Handle Your Gym Clothes with Care

Gold’s Gym has been the authority on fitness since 1965. It was then that fitness legend Joe Gold took the knowledge and expertise he gained from training at the world famous “Muscle Beach” and opened up the first Gold’s Gym on Pacific Avenue in Venice, California. At Gold’s Gym, our goal is simple: We’re here to help you Know Your Own Strength®.

Even your gym clothes regularly get a workout—when you exercise, you are not only sweating, you are also shedding dead skin cells and body oils, so you need to remove both odors and grime when cleaning them. Yet proper laundering can pose some problems. Most exercise clothing is made of delicate synthetic stretch fabrics that need special handling—for one thing, they are not tolerant of strong detergents or fabric softeners. Always read the care labels carefully, especially for high-end brands. From The Total Fitness Manual.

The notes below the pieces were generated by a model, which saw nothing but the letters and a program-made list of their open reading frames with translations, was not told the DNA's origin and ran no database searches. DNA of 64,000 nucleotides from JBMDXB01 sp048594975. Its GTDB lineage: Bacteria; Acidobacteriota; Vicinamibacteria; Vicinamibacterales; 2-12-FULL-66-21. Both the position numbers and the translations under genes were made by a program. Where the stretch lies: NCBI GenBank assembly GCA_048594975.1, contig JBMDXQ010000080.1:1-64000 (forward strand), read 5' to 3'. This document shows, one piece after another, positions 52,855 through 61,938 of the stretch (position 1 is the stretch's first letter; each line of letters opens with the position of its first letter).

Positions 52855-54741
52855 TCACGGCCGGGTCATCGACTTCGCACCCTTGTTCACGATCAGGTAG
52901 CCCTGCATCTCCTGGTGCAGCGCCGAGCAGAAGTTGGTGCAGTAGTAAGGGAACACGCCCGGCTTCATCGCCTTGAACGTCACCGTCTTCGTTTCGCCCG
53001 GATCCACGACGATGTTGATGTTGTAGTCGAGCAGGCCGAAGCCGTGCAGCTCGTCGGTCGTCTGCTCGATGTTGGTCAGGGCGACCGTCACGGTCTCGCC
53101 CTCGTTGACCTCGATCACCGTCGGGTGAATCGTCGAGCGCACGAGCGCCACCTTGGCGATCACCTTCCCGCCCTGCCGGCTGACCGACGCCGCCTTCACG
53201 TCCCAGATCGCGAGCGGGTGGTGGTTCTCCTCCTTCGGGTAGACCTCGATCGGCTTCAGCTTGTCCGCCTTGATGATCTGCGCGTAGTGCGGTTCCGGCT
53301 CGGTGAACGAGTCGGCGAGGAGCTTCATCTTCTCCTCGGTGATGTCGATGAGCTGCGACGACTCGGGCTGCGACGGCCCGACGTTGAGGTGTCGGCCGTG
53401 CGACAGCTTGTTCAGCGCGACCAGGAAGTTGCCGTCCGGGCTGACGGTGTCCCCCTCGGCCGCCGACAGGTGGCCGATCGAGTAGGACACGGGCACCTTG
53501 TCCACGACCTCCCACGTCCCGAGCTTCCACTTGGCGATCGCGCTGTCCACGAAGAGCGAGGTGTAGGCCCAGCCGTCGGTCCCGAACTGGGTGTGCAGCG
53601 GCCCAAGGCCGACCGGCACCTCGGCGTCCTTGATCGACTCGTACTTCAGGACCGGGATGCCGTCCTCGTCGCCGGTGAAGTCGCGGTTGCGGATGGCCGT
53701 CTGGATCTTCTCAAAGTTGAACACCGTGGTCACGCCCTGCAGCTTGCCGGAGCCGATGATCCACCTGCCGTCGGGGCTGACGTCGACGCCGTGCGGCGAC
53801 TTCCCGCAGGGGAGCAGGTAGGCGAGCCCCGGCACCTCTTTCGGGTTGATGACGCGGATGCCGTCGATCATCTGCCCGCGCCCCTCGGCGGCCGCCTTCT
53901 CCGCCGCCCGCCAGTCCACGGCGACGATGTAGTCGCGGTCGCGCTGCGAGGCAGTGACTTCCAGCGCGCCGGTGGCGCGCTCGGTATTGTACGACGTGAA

Here are some pointers for getting the most life out of your hard-working gym duds:

RINSE OUT SWEAT Rinse out sweaty clothes while still at the gym, and place them in a zip-lock bag.

Total Fitness Manual

Total Fitness Manual

by Gold’s Gym

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  • Get Total Fitness Manual
  • Get Total Fitness Manual
  • Get Total Fitness Manual

PRESOAK GARMENTS Remove sour odors by presoaking soiled clothing in a basin of cold water with 1 cup (237 ml) of white vinegar for 15 minutes. You can also add a cup of white vinegar to the rinse cycle.

AVOID SOFTENERS Avoid using fabric softeners on synthetics; they leave behind a coating that can lock in odors and damage delicate elastic fibers.

HOLD THE BLEACH Never use chlorine bleach.

TURN EVERYTHING INSIDE OUT Before you throw your workout clothes into the wash cycle, turn them inside out to protect colors and expose the most soiled areas.

MEASURE SPARINGLY Use slightly less detergent than recommended, and wash your load in cold water. Or look for detergents that are made specifically for workout clothing.

KEEP IT COOL Air-dry clothing or machine dry at the lowest setting. High heat can cause synthetic and stretch fabrics to shrink and lose flexibility.

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